croached on, at times, by the competition of monkish Spielleute, his status during this period began slowly to improve, and his taste to refine. (1) The Church, moreover, despite such repressive periods as that of the Cluniac Revival (twelfth century), was the patron, to some extent the fountain-head, of both polite and popular literature. It is, generally speaking, a true saying that heroic tradition entered the monastery precincts in the form of popular songs, was perpetuated therein by means of Latin verse or prose, and emerged once again as romance in the vulgar tongue. (2) This, applying to some parts, at least, of Germany, applies still more strongly to Austria, where, under aristocratic patronage, the minstrel took yet another step upwards towards respectability. Rupertus, minstrel to Henry IV, Eberhardus, attached to Leopold V, Duke of Austria, and Wolfkerus, whose patron was the Bishop of Passau, appear towards the end of the twelfth century as signatories of public Acts; while a Viennese convent accepted a gift from Wolfkerus consisting of two ells of red cloth and a German book. (3) In Austria, during that same century, the Nibelungenlied was composed, possibly (though opinions differ) by one of these courtly Austrian minstrels. (4)

The only definite name which emerges is that of von Kürenberg, author of some stanzas of a very in-

1. For a fascinating account of the Spielmann see H. Lichtenberger, op. cit., pp. 399 ff.

2. E. de Laveleye, op. cit., pp. 72. ff.

3. H. Lichtenberger, op. cit., p. 393.

4. E. Kettner, 'Die Osterreichische Nibelungendichtung (Berlin, 1897), pp. 199 ff. Von Muth, 'Einleitung in das Nibelungenlied' (Paderborn, 1877), pp. 344 ff. A. E. Schönbach, 'Das Kristentum in del Altdeutschen Heldendichtung' (Graz, 1897), pp. 3 ff.


dividual metrical form, (1) in which stanzas the Lied itself is written-a departure from the usual practice of using rhymed couplets for narrative poetry. These stanzas consist each of four lines, divided by a cæsura, with three stresses in each half-line, except that the last half of the fourth line has four. Rhymed couplets, however, are used for the Klage, an inferior continuation which, in some MSS., is appended to the Lied, and describes the lamentations of the survivors over the Woe of the Nibelungs.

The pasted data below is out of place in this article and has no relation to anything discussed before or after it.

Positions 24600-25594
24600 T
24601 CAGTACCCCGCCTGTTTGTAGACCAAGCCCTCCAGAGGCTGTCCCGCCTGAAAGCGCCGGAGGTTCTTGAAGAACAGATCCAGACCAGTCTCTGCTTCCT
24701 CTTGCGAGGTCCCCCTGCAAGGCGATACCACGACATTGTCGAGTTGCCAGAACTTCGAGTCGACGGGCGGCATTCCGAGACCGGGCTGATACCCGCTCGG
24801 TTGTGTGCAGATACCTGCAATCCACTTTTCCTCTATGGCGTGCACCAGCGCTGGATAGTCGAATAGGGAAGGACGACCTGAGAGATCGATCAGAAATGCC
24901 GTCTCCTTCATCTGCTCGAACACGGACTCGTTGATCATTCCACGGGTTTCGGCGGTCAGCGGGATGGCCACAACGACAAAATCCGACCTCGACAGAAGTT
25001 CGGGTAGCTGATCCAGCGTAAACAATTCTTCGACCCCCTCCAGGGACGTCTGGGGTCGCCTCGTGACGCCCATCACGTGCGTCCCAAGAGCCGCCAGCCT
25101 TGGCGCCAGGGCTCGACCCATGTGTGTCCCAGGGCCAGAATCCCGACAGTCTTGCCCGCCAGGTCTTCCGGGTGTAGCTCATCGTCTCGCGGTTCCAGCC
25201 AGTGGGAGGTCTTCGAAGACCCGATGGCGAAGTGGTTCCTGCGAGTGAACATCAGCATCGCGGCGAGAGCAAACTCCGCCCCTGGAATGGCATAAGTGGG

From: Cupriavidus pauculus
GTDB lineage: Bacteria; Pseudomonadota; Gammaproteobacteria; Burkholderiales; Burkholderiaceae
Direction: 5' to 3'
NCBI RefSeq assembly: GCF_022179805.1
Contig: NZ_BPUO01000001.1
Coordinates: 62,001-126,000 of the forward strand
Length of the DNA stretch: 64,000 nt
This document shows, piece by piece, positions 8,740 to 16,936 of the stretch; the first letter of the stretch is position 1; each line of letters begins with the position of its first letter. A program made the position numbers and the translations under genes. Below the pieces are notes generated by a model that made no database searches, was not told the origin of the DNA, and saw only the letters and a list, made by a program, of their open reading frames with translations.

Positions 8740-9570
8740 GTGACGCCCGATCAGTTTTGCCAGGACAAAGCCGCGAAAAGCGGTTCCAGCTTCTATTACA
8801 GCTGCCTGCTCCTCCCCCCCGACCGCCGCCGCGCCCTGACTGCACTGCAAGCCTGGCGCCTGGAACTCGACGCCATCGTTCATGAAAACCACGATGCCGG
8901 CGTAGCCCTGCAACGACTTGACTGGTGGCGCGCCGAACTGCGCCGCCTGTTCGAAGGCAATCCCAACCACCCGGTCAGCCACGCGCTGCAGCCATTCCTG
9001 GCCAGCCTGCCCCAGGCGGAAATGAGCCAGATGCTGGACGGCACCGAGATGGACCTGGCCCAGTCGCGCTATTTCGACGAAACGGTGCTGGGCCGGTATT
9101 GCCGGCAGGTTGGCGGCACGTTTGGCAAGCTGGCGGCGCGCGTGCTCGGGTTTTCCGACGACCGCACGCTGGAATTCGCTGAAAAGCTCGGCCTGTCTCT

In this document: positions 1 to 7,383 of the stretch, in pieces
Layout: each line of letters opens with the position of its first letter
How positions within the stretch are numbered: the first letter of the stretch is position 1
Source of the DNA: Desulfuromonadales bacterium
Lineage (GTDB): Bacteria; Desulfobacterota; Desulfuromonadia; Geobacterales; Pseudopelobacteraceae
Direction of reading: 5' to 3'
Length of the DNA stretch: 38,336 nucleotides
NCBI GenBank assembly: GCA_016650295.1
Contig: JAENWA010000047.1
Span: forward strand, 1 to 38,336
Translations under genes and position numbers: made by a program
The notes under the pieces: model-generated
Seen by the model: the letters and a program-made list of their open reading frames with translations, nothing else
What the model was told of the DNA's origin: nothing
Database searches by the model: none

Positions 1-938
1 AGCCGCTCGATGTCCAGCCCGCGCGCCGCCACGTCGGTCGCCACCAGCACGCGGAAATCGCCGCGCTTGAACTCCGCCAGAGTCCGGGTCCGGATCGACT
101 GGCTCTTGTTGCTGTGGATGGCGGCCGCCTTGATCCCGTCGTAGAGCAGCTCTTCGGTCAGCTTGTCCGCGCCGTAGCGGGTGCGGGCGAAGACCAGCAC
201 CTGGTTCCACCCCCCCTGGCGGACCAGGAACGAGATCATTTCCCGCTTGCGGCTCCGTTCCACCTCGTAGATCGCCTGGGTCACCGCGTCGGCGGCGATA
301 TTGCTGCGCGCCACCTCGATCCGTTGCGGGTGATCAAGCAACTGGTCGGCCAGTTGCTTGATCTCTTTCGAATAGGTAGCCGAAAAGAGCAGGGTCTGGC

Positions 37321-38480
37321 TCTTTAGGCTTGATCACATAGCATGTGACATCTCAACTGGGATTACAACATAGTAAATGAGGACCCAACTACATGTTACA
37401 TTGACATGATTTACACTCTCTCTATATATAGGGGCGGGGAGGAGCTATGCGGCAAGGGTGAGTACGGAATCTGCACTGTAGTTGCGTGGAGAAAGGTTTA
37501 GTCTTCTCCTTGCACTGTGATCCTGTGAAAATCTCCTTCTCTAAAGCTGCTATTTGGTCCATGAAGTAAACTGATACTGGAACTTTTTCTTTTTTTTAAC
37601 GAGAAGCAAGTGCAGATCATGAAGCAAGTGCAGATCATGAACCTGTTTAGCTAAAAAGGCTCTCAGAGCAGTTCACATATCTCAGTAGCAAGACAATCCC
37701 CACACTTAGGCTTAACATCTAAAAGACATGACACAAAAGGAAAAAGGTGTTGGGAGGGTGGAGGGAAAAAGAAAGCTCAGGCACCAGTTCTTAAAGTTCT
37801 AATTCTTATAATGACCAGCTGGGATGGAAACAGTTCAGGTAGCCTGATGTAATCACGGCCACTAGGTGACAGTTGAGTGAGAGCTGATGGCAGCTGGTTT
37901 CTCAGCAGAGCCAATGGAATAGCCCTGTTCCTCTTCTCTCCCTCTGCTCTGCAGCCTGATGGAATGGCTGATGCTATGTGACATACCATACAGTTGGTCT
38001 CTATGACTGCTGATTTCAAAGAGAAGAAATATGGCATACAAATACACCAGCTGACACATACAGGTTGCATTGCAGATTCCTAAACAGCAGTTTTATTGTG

More fortunate than the Poetic Edda, the Nibelungenlied survives in a number of MSS., abounding in discrepancies, yet all preserving the main thread of the story without serious variation. The principal of these are:

a. The Munich version, late thirteenth century, copied by two hands.

b. The St Gall, mid-thirteenth century, copied by three hands. Commonly known as 'the Vulgate.'

c. The Donaueschingen, early thirteenth century. This, unlike the two first, concludes the Lay proper with: 'Dies ist das Nibelungeliêt,-not 'Nibelungenôt.'

All these three MSS. conclude with the Klage.

Attempts have been made, in this case as in others, to dissolve the Nibelungenlied into a series of ballads, current at the time, and more or less skilfully com- bined to form a continuous whole.(2) Be that as it may

1. E. Joseph, 'Die Frühzeit der deutschen Minnesangs' (Quellen und Forschungen no. 79, Strasburg, 1896).

2. 'a' formed the basis of Karl Lachmann's critical edition, 'Sur la Forme Primitive du Nibelungen Lied' (1816-21), in which, as in 'Remarques' (1836) he applies Wolf's Homeric theory, considering the Lied as an agglomeration of twenty separate ballads-a theory which still has its following. For a critique of Lachmann see H. Lichtenberger, op. cit., pp. 316 ff.


-and the theory, in my own humble opinion, smack less of the poet than the pedant-it can at least not be denied that the result is a true epic-epic in its weight and its dignity, in the sweep of its narrative and the power of its episodes. Despite the inherent discrepancy between heathen and Christian ideals, the Lay breathes a gallant spirit, and, with its glittering pageantry, stands out in spring-time contrast against the winter majesty of the Edda. (1)


In the release of creative energy which inaugurated the Middle Ages, the North had its full share. The new age began in Norway with the accession of Sigurd the Jerusalem-Farer (1102), and Norwegian literary taste kept abreast of the times. When Princess Christina married the Spanish prince Philip (1258), legends of Didrek, read aloud by Magister Björn, Bishop of Nidaros, formed part of the bridal entertainment. Vilkina Saga (thirteenth century) went southward from Bergen, followed by Ragnar Loðbrók Saga, and the story of Nornagest. As for the Ice anders, in the capacity of Vikings, Varangians, and retainers of Scandinavian colonial courts, they had always been in touch with Continental culture. After the Viking forays came to an end, this influence was maintained by Catholicism, by commerce, and by foreign intermarriage. The Heroic Lays went out of fash-

1. Amongst modern German translations of N.L., that of K. Simrock (52nd ed., Stuttgart, 1890) still leads the field. The best English version, perhaps, is that of Arthur S. Way, D.Litt., 'The Lay of the Niblung Men' (Cambridge Univ. Press, 1911).